In most African countries, forest-based climate change intervention initiatives such as the
nationally appropriate mitigation actions (NAMAs) and national adaptation programme of
actions (NAPAs) are widely accepted. This is mainly due to the fact that they are relevant in
addressing multiple challenges associated with rural development, mitigation and adaptation
to climate change, and sustainable forest management. However, there are concerns about the
implications of strategic and practical steps taken in this context on forest-dependent
communities. Thus, there is need to reconcile local socio-economic vulnerabilities and forestbased
climate change intervention initiatives. In the current study, socio-economic factors
influencing households’ dependence on forest resources and associated implications on
climate change interventions were investigated. Proportionate stratified random sampling was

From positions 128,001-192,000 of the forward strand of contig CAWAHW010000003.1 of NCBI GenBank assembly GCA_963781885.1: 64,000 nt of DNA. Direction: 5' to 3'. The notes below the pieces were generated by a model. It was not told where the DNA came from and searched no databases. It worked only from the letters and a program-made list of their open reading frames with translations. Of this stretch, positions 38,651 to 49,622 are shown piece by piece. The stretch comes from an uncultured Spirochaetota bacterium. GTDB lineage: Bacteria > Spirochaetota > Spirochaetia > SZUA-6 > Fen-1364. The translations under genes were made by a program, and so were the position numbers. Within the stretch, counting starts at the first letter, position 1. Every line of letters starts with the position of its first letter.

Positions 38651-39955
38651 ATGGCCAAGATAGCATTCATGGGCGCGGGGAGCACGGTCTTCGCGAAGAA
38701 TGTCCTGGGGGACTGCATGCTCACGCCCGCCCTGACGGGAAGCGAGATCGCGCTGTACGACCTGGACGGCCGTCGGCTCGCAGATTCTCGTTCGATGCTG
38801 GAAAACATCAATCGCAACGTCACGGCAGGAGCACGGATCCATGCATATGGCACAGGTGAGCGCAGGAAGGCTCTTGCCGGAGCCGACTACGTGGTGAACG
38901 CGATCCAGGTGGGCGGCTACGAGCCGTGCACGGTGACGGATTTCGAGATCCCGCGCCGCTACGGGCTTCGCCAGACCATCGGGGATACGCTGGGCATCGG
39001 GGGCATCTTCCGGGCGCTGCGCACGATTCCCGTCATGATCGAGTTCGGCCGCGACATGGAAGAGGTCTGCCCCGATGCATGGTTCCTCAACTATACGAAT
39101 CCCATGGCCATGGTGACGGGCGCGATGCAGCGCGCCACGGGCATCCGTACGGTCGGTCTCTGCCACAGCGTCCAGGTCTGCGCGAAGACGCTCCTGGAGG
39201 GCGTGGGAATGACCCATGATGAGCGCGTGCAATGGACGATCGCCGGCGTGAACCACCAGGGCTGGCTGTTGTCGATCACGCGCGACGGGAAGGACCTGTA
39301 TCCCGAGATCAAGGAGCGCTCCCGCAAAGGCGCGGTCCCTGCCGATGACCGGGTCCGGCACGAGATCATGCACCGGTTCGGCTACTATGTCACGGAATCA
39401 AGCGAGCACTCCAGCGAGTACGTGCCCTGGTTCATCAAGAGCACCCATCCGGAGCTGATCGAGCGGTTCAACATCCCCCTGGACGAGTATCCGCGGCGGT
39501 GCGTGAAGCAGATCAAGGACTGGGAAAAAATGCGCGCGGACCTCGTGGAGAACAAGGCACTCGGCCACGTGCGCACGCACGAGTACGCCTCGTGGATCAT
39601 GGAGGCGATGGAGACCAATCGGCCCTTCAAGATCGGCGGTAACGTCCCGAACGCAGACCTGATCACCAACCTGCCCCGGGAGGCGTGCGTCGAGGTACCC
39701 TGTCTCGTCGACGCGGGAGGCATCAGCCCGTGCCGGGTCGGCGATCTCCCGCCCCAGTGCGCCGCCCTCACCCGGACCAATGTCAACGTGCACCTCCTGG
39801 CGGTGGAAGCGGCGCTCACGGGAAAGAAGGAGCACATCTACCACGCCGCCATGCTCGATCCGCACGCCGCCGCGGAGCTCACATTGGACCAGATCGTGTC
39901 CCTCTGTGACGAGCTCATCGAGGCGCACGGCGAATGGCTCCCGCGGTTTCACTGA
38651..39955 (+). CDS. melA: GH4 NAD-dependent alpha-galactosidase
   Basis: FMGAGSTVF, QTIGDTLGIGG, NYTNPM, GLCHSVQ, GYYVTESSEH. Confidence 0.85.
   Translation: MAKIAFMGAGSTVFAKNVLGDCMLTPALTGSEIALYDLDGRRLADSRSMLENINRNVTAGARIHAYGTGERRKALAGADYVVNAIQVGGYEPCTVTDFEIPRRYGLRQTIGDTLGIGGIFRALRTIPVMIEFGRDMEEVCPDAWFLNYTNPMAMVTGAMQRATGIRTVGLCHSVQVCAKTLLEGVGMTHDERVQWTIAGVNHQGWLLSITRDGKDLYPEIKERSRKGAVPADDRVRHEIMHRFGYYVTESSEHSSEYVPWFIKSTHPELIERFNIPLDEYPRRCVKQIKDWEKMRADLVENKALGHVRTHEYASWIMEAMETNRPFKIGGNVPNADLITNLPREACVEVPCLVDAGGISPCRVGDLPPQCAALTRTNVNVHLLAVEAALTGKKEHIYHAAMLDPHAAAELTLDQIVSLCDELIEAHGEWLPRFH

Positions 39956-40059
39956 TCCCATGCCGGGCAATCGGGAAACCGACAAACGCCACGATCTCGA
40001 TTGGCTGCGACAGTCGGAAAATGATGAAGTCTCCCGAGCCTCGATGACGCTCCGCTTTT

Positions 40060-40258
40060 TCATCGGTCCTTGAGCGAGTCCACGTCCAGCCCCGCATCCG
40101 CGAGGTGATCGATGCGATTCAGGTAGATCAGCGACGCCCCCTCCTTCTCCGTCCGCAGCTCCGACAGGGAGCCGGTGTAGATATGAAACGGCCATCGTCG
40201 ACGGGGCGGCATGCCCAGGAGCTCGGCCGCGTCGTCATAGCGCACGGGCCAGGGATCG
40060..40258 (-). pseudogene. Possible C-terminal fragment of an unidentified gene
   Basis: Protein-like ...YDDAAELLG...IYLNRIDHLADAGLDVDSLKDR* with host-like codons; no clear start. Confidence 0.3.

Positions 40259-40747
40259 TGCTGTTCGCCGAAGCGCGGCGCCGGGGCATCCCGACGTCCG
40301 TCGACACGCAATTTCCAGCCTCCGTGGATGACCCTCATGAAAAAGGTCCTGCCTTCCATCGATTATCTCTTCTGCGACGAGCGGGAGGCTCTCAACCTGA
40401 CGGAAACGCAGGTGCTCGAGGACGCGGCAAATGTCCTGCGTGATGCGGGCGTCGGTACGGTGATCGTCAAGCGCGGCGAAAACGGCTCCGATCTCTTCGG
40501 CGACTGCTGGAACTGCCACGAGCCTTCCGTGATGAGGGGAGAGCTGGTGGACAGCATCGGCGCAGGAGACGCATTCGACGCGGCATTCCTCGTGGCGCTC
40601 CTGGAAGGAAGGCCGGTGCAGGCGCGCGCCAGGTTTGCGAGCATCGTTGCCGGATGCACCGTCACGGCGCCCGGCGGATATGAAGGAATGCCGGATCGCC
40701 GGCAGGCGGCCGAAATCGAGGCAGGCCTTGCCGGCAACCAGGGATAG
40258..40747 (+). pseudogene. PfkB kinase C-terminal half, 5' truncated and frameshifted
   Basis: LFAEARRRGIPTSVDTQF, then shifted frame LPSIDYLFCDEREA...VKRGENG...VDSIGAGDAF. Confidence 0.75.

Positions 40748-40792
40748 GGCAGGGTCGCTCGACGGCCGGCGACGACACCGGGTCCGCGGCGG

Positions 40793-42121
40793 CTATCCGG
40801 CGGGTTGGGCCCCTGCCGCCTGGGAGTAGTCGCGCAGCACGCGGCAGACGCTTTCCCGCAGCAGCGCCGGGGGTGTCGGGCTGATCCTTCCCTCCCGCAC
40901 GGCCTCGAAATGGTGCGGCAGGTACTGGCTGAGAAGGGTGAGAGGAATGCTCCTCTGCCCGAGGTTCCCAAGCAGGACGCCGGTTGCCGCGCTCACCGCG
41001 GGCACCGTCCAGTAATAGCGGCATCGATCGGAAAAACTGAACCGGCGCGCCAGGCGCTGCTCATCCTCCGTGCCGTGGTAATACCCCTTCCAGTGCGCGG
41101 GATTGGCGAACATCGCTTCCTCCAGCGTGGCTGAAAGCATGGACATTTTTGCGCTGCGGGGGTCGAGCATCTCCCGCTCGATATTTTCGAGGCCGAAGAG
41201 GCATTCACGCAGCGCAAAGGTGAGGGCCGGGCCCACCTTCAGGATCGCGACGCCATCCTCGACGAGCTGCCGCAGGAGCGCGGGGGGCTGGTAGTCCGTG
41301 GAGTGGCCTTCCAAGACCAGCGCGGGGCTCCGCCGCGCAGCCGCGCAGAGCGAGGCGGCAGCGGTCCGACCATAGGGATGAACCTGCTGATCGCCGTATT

used to select 366 households from forest-based rural communities in Vhembe District of
South Africa. A structured questionnaire was administered to household heads in 21 villages.
The Pearson Chi-square test was used to analyse the factors that influence household
dependence on forest. The effects of household socioeconomic characteristics on households’
forest dependence influencing factor were determined using the binary logit model. Up to 97 % of the respondents depended on the forest resources predominantly because of low costs
associated with using them. It was observed that socio-economic characteristics of
households such as farm husbandry skills, years of residence (53-65) in the community and
age of respondents (≤ 38-65) significantly (P < 0.05) influenced use of the forest resources.
Thus, effectiveness and sustainability of forest-based climate change intervention initiatives
can be promoted if the socio-economic conditions prevailing within households in areas next
to forests are improved.